Div is the dividend payment paid out annually to shareholders. Yield calculates the dividend payment against the share price and tells you what percentage return this dividend will be on your capital.

EPS is the earnings per share of the company. Obviously as an investor you want as high of a number as possible, but how good a company’s EPS is depends on its relation to the stock price (which is what P/E shows you). A company could have a higher EPS but still be less profitable to an investor as a company with a lower EPS and lower stock price.

Shares tells you the number of shares outstanding, or the number of shares held by investors and company insiders. This value is diluted, which means that unvested RSUs and stock options are included in this calculation.

Beta compares the stock’s volatility to the general market’s volatility and spits out a number based on this. If beta is 1, the stock has the same volatility as the market. A value less than 1 indicates less volatility, and a number greater than 1 indicates more.  

Some analysts and financial planners like to use beta as an indicator of risk. I’ve argued that this is actually foolish, and have explained why in this blog post. 

Inst. own is the institutional ownership percentage, or the percentage of shares outstanding held by institutions such as pension plans, mutual funds, insurance companies, and others that hold stock.

Some investors like to see a high percentage because it could indicate more shareholders who are in for the long term. It could also indicate the probability for a fast steep decline… if many of these institutional owners are mutual funds that trade on momentum, for example.

If you scroll further down the page, you’ll see a section with more helpful values.

Key stats and ratios

Q1 (Jan ’16) 2015
Net profit margin 10.26% 7.42%
Operating margin 15.68% 11.52%
EBITD margin 12.94%
Return on average assets 15.49% 11.85%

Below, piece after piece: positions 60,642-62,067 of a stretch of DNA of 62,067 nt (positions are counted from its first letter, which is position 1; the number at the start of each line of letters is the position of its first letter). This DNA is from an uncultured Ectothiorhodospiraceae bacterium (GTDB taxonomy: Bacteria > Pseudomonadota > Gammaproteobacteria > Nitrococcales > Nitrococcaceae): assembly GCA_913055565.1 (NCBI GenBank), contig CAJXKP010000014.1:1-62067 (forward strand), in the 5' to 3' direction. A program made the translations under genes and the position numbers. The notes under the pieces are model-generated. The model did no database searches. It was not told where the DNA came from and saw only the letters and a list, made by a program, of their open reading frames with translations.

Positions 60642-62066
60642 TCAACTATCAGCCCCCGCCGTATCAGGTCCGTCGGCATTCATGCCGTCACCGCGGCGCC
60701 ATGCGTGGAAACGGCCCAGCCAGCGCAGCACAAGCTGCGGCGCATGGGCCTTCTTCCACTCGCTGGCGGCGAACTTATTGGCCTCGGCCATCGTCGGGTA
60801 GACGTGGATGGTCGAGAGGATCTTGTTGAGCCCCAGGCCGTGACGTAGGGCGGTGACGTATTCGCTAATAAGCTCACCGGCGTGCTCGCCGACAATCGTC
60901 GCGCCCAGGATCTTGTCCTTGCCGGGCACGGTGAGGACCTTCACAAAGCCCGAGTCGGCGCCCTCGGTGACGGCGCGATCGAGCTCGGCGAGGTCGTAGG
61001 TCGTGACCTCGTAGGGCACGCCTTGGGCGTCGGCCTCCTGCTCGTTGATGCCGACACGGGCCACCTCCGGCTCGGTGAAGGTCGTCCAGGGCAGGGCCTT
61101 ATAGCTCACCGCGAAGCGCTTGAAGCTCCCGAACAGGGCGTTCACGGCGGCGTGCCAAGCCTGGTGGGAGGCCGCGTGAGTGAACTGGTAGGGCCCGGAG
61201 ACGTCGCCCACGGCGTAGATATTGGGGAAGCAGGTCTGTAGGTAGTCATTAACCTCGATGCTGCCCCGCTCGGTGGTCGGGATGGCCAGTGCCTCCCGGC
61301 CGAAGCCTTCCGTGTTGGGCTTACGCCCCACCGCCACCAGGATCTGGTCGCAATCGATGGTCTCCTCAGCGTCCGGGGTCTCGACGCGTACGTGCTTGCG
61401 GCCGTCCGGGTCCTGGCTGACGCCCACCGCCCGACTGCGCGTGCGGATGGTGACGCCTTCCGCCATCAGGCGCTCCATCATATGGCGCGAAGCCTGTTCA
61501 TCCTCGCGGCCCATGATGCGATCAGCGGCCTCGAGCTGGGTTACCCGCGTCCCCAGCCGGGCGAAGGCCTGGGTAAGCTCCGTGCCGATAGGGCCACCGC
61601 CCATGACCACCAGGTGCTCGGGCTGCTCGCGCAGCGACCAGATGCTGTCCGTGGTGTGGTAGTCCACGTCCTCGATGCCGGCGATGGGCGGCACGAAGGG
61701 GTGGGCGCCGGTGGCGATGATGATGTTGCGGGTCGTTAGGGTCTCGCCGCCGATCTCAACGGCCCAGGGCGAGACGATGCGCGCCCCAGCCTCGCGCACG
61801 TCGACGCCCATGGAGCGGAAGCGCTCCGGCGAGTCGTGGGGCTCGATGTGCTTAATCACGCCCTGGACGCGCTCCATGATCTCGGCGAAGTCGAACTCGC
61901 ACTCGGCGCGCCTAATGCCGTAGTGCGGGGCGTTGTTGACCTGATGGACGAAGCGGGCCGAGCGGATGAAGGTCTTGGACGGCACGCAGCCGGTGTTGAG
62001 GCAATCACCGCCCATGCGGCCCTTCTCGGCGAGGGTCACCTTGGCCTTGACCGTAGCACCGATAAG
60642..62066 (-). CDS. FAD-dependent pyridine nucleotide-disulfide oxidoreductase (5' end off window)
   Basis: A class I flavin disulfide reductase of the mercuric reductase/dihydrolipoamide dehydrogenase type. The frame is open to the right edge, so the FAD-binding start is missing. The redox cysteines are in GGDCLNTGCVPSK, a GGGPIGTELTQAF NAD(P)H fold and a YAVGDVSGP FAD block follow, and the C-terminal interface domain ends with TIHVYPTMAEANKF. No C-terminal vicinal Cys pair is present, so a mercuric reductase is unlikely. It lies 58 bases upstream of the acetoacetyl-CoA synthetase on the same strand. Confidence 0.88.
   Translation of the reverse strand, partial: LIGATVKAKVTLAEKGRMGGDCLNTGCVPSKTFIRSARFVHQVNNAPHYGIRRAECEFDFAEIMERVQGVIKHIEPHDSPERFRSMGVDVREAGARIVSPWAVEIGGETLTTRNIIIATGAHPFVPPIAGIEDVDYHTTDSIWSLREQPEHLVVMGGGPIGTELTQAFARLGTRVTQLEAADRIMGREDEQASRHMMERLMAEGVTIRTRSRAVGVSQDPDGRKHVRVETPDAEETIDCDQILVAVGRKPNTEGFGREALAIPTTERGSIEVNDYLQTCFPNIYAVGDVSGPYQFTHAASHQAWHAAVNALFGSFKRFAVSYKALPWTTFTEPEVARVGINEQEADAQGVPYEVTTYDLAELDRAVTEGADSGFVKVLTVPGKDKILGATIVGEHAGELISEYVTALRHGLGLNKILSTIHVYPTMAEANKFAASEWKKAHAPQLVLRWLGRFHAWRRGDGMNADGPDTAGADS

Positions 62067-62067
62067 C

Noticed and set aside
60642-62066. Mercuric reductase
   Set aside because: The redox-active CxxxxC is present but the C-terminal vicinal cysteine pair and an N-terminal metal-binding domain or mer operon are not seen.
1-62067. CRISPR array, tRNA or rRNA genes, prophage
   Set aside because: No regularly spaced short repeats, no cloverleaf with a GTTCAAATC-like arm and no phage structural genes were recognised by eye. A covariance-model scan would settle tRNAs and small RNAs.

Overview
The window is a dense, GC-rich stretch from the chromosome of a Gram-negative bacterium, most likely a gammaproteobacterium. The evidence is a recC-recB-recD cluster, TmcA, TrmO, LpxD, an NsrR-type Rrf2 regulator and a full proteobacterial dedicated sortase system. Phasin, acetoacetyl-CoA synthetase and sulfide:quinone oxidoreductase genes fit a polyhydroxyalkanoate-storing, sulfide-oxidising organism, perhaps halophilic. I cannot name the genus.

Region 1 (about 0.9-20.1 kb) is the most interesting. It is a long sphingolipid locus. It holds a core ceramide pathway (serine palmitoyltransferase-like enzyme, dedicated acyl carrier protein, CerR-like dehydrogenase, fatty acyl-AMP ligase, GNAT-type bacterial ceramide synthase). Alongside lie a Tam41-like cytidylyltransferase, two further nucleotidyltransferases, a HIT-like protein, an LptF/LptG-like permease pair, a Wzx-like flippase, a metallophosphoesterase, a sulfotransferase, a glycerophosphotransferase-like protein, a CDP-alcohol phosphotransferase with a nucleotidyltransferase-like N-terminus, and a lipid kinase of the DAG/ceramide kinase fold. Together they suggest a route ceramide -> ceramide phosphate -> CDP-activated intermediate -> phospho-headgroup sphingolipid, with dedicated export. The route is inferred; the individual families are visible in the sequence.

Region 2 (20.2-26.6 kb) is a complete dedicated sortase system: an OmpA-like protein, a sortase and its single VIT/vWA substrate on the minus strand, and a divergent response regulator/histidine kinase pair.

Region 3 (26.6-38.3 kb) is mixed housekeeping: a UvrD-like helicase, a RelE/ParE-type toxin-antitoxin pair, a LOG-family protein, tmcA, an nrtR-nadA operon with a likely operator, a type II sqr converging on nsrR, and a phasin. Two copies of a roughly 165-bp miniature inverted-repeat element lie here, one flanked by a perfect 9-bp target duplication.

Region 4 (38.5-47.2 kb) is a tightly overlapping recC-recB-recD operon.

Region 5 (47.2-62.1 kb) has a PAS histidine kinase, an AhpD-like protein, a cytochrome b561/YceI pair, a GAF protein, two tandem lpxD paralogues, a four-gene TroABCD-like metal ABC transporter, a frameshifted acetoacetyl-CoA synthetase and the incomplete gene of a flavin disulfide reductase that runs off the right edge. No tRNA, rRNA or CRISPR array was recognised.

Return on average equity 23.11% 18.05%
Employees 21,000
CDP Score 92 D

 

Net profit margin: the percentage of revenue that turns into net profit.
Operating margin: the percentage of operating income (revenue minus operating expenses) divided by revenue
EBITD margin: EBITD stands for earnings before taxes, interest and depreciation.
ROA, ROE: ratio of a company’s earnings divided by its average assets, average shareholders equity (total assets – total liabilities)

With each of these percentage based ratios, you generally want to see a higher number. Higher profit margins mean higher profits, and often indicate an efficient company.

Employees: self explanatory
CDP score: CDP is a company that works to prevent climate change. This score is the grade that CDP gives a company based on its effect to the environment. While an interesting metric, this doesn’t give us any information on the profitability or value of a company.

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So I hope this helps you decode Google Finance a little better. It’s always good to have tools such as this to aid you in your research.

But remember, the knowledge you teach yourself is what makes these tools useful. Learn as much as you can to make you a better stock picker.

At the very least, obtain a basic understanding of how the stock market works and the principles behind a successful strategy such as value investing.